Hizbullah's constituency is less attached to Iran than the organised Jewish
community abroad is to Israel.
The people who unleashed the brutal war against Lebanon are neither
intelligent nor courageous. Quite the opposite; they are mediocrities, cowards and
opportunists, but they happen to have military superiority. And they possess the
keys to the machinery of a state, a real state, one that is secure in its
identity, that has clear national security goals and channels of national
mobilisation, as opposed to a long deferred project for statehood and a states built on
the fragmentation of national identity. On the other side is a resistance
movement operating in the context of a denominationally organised society, a
Lebanese government neutralised to everything but sectarianism, and an Arab order
parts of which are rooting for Israel to do what it is incapable, or too
embarrassed, to do itself, which is to deal with the resistance as a militia
because it foregrounds their own lack of national and popular legitimacy.

Israel has nothing to show for ten days of barbaric vandalism and the
deliberate targeting of civilians. It cannot claim a single military victory against
the Lebanese resistance. It can, though, point proudly to whole residential
quarters that have been reduced to rubble, to the burned out hulks and ruins of
countless wharfs, factories, bridges, roads, tunnels, electricity generators
and civil defence buildings. In terms of explosive and destructive power Israel
has thrown an atom bomb on Lebanon, it is the Israeli Hiroshima.
True, Israel suffers a paucity of intelligence on the whereabouts of
Hizbullah members, which is why it has been targeting the homes of their families. But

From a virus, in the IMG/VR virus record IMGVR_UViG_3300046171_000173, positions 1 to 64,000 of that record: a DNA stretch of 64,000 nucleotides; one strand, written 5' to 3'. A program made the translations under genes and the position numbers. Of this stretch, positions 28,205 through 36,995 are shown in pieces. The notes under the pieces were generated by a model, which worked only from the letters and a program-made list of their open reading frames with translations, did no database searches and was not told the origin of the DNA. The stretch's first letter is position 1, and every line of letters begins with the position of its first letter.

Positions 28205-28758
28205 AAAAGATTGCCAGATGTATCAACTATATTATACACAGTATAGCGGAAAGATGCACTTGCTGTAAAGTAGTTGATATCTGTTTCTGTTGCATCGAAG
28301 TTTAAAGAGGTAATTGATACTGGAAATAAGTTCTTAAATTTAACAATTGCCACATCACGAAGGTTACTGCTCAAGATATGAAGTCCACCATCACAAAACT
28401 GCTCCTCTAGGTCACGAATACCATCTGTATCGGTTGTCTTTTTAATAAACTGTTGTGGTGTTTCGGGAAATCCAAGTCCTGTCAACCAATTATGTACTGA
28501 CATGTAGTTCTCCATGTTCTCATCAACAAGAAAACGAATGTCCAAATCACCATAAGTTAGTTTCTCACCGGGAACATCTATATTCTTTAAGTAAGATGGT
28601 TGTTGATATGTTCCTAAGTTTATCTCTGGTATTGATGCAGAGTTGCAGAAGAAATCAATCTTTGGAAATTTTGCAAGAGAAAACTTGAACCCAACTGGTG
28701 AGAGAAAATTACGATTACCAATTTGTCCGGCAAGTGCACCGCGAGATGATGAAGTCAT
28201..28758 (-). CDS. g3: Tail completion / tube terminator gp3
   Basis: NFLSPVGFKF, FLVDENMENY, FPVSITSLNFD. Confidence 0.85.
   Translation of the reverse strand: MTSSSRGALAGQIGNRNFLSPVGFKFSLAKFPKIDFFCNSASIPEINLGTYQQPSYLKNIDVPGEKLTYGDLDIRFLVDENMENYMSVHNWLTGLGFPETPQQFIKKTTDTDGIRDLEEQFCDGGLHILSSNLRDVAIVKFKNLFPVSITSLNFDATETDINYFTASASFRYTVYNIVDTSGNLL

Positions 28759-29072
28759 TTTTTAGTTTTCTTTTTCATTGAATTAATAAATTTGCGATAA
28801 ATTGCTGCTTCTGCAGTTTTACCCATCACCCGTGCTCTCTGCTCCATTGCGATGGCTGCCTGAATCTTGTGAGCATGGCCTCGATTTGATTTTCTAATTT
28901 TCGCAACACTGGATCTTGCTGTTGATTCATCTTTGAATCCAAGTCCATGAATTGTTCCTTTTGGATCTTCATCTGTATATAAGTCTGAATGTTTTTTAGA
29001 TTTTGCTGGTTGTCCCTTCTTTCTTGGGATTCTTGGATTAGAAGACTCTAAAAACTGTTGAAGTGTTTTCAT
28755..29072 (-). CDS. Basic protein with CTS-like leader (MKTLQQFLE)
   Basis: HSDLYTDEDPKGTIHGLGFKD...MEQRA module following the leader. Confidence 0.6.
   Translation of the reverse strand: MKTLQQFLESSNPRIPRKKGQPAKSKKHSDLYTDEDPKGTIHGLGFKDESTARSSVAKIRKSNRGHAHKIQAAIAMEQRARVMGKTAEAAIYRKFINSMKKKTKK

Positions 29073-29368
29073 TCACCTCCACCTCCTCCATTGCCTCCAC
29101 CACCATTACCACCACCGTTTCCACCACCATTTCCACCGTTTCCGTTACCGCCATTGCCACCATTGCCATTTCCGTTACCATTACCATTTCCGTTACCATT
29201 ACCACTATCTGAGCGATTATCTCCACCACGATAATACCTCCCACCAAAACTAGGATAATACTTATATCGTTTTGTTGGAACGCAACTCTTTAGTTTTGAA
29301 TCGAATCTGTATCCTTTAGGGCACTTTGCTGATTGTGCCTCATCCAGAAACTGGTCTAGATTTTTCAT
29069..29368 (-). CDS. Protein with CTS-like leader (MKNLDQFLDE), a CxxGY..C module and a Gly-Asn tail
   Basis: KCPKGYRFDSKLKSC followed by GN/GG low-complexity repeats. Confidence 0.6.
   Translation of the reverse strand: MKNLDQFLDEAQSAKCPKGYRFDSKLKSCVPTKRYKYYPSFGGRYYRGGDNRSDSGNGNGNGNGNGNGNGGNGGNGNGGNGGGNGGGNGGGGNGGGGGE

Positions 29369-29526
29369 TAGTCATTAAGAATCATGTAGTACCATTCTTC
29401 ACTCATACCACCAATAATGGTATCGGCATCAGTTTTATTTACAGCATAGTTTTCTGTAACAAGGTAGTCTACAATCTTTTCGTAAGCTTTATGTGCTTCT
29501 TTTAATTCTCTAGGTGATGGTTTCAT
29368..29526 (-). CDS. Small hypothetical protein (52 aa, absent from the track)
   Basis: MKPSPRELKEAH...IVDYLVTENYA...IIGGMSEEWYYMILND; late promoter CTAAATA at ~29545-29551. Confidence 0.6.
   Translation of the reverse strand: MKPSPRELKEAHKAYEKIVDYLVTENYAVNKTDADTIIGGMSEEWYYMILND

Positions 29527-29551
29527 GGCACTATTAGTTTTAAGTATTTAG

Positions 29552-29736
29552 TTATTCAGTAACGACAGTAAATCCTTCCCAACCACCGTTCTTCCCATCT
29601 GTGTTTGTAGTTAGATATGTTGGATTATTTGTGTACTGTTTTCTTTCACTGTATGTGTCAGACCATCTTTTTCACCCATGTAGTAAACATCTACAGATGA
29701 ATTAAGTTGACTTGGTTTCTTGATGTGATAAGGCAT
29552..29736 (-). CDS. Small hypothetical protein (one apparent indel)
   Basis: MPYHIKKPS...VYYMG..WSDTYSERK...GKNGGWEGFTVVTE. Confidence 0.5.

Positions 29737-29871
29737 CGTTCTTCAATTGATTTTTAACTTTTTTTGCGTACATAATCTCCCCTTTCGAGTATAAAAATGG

this does not justify the systematic bombardment of Lebanese society, and the
attempts to destroy its economy. This is the epitome of terrorism: the
incitement of terror in a civilian populace by unleashing massive violence and
destruction against it in an attempt to compel the people's political leaders to
act against the Lebanese resistance or to change their positions.

The current Israeli assault against Lebanon has nothing to do with freeing
two captured soldiers. That is a purely tangential concern, and Israel will
probably agree to a prisoner exchange when the time comes. Of prime concern, on
the other hand, is an agenda that has bearings on Lebanese domestic, as well as
American agenda for regional, politics.
The issue is not why the resistance chose this particular time for its
operation. Timing, here, becomes another pretext for vilifying the resistance and
justifying the aggression. The fact is that, over the past few months, the
resistance made several attempts to capture Israeli soldiers. The difference is
that its last attempt succeeded. Also, the Israeli soldiers that died in this